Charter to move closer to educational complex
By Sarina Trangle
The International Leadership Charter School will soon move to two lots it purchased at the intersection of West 231st Street and Irwin Avenue.
The 350-student school, currently located at 2900 Exterior St., purchased the lots for $2.5 million on Feb. 8. The purchased land includes a white house previously used as a veterinary clinic and a parking lot.
According to Massey Knakal Realty, the school plans to build a multi-story building on the 16,000-square- feet of buildable space with 80 feet of frontage.
Deidra Miller, a spokeswoman for the Department of Education, said the school decided to relocate because it wanted more space. Elaine Ruiz Lopez, the head of the school, and the five board of trustee members declined to comment or didn’t return comment requests.
District 10 CEC President Marvin Shelton said the International Leadership Charter School intends to finish construction in time for the 2013 to 2014 academic year. The move will mean a new neighbor for the eight schools on the John F. Kennedy campus, In-Tech Academy, MS/HS 368 and the Tech International Charter School, which is slated to open this August.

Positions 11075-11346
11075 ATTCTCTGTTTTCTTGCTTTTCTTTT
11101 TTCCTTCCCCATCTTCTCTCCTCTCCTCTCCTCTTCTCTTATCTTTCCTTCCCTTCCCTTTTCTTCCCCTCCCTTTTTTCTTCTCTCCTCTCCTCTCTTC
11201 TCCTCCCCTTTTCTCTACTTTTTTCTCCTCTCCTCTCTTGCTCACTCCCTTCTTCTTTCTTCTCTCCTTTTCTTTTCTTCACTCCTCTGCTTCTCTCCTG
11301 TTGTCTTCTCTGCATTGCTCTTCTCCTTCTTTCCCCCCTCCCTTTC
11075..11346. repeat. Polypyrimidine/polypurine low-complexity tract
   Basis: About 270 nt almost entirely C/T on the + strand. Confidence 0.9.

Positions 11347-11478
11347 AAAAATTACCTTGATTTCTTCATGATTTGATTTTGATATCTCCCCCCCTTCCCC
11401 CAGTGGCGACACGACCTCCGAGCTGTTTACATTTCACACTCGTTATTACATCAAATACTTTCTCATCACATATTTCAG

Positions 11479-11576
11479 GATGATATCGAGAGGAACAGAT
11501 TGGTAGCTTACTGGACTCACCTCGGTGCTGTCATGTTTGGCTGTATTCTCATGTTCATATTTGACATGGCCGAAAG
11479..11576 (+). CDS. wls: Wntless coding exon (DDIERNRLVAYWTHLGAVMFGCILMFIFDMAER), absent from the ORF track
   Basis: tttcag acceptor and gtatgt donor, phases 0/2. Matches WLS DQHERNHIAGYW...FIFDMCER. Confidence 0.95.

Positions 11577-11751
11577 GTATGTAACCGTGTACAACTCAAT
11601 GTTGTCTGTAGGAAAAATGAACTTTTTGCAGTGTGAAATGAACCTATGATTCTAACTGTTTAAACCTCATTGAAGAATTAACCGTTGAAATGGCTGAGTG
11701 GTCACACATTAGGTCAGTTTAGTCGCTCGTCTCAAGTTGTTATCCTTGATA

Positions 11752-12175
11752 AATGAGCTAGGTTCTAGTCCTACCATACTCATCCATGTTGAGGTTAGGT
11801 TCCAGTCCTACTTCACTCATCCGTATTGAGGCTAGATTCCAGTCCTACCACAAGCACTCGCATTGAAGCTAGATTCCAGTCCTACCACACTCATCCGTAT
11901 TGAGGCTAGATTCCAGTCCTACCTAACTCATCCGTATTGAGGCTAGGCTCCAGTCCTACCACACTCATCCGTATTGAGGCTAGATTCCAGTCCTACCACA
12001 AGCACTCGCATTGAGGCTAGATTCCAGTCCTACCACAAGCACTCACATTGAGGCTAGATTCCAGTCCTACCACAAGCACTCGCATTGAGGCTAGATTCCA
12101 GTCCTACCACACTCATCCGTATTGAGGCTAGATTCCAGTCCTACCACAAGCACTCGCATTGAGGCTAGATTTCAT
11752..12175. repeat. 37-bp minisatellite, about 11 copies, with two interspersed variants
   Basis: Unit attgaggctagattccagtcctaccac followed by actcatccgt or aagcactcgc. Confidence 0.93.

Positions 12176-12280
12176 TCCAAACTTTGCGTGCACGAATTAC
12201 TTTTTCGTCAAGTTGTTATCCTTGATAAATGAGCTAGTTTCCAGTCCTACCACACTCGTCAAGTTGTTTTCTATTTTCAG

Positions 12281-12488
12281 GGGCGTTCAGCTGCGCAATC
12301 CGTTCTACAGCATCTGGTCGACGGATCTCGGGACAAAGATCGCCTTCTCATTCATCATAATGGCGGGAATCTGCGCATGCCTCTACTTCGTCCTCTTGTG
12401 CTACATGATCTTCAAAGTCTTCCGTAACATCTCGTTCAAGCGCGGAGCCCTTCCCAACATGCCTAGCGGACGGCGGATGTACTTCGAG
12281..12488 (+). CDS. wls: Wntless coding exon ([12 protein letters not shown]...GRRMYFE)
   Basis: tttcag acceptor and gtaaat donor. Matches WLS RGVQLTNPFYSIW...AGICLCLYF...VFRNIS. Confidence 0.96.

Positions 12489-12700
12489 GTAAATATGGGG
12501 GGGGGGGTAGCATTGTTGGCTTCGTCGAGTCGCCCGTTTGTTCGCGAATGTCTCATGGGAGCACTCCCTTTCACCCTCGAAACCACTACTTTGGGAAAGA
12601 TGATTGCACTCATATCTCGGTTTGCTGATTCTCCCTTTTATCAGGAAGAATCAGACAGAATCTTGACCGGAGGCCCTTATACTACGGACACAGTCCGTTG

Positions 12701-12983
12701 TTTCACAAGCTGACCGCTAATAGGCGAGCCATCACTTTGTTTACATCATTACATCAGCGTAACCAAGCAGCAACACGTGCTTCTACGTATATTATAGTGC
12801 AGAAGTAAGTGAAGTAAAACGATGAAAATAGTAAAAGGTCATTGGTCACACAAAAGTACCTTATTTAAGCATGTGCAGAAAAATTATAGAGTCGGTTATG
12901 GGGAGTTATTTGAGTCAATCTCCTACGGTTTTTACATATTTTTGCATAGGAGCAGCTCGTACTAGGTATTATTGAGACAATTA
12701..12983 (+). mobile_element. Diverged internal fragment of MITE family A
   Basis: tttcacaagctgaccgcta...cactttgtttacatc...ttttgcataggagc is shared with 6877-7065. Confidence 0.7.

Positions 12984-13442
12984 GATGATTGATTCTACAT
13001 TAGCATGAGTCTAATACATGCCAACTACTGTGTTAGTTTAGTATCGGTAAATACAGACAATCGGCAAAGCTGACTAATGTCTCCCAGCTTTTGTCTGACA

Mr. Shelton said he was relieved to hear that a new middle or elementary school won’t be bringing more bus traffic to the seven-block radius that will house 11 DOE-run schools this fall.
“If there was a school bus stopping — you know a direct stop with flashing lights — the traffic flow would be severely impacted,” Mr. Shelton said.
“They’re going to knock it down and do construction. That’s going to be disruptive for traffic. I mean that corner is where the [Bx7 and Bx10 buses] all make their turns. That corner is always busy.”
The International Leadership Charter School was the first charter high school in the borough when it opened its doors in 2006. In December 2010, the DOE renewed the school’s contract for five years given three conditions.
At the time, the International Leadership Charter School had received a C on its overall progress report and a D in the student progress section. The high school was allowed to remain open as long as student achievement scores put the school at least in the 75th percentile of city schools within three years. The DOE also tasked the school with attaining charter goals each year and developing a “plan for sound oversight and evaluation of school leadership.”
The International Leadership Charter School earned an A on its last progress report.
KeywordsSarina Trangle, International Leadership Charter School, school progress reports, department of education